Expediting Transition to Home Parenteral Nutrition With Fast-Track Cycling

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Abstract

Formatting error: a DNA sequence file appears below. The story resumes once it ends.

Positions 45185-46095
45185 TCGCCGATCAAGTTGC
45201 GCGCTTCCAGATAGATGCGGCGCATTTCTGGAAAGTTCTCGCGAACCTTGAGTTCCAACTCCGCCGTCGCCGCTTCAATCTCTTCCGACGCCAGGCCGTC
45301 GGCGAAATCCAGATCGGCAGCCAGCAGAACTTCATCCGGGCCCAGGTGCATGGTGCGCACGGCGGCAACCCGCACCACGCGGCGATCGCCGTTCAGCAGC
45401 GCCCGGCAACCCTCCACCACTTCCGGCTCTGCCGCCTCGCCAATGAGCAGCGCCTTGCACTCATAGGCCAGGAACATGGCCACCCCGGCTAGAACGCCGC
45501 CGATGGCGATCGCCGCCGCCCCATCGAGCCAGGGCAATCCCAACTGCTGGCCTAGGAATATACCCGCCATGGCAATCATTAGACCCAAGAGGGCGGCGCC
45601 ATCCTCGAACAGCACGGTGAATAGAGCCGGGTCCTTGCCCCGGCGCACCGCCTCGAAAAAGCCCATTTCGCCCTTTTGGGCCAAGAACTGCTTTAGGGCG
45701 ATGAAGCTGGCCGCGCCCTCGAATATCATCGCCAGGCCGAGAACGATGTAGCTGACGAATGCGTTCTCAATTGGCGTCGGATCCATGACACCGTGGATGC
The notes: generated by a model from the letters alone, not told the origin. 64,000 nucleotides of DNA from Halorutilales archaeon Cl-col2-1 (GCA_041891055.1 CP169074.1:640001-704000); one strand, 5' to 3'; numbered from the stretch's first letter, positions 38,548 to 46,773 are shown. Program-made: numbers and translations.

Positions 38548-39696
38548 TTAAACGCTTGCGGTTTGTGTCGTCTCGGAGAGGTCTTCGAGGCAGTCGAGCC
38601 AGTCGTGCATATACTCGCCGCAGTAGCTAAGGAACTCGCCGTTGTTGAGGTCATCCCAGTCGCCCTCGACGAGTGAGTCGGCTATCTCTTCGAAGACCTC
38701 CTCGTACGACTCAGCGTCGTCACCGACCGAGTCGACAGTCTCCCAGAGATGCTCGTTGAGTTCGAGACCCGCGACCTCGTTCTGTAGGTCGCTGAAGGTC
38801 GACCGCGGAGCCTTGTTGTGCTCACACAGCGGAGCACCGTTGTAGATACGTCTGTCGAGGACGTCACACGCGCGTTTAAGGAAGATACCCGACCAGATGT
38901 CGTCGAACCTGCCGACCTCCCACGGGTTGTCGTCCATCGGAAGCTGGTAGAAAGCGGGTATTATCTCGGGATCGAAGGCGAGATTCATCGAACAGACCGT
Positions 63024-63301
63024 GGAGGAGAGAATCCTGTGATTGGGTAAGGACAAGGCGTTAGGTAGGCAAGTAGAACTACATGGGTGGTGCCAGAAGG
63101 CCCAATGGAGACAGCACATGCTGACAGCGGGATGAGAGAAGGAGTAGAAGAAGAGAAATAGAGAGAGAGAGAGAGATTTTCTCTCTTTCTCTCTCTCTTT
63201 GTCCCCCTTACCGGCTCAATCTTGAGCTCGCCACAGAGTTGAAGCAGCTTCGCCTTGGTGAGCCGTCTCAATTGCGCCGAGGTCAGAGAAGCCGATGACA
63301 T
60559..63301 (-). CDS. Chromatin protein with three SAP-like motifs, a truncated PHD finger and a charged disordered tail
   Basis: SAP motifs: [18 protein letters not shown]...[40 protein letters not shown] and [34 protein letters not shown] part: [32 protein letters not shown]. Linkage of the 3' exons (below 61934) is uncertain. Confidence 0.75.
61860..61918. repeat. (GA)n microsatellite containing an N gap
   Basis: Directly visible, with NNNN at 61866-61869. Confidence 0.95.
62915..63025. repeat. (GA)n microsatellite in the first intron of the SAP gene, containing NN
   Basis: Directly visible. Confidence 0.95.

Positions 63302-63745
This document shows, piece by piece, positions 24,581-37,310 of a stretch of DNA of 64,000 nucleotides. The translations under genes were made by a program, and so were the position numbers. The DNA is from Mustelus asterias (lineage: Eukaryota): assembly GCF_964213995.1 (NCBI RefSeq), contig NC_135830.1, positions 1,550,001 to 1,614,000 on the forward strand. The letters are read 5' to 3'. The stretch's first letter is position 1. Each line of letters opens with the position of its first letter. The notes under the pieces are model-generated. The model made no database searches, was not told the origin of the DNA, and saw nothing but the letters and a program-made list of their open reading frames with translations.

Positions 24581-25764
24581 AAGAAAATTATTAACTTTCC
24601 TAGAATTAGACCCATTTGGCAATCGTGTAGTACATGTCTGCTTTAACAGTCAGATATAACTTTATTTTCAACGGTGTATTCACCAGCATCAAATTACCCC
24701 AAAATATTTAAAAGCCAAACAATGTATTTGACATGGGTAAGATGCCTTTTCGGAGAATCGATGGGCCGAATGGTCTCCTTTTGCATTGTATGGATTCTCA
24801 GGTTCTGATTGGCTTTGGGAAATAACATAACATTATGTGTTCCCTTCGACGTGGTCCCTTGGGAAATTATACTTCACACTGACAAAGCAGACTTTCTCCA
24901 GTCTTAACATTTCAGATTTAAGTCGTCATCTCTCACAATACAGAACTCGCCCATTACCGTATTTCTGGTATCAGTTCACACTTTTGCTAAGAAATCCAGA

Background. Delivery of home parenteral nutrition (PN) is typically cycled over 12 hours. Discharge to home on PN is often delayed due to potential adverse events (AEs) associated with cycling PN. The purpose was to determine whether patients requiring long-term PN can be cycled from 24 hours to 12 hours in 1 day instead of 2 days without increasing the risk of PN-related AEs. Methods. Hospitalized patients receiving PN at goal calories infused over 24 hours without severe electrolyte or blood glucose abnormalities were eligible. Patients were randomly assigned to a 1-step “fast-track” protocol or 2-step “standard” protocol. AEs were defined as hypoglycemia or hyperglycemia, new-onset or worsening dyspnea, tachycardia, tachypnea, lower extremity or sacral edema, pulmonary edema, or abdominal ascites and were graded as minor or major. Results. In the 63 patients studied, the most prevalent PN-related AE was hyperglycemia, occurring in 24.2% and 30.0% of patients in the fast-track and standard groups, respectively. Overall, there was no significant difference in the prevalence of PN-related minor AEs between fast-track and standard groups (33.3% and 53.3%, P = .5). No major PN-related AEs occurred in the fast-track group, while 1 major PN-related AE (pulmonary edema) occurred in the standard group. Conclusions. Fast-track cycling is as safe as standard cycling in patients without diabetes mellitus or major organ dysfunction requiring long-term PN. Fast-track cycling could potentially expedite hospital discharge, resulting in decreased healthcare costs and improved patient satisfaction.

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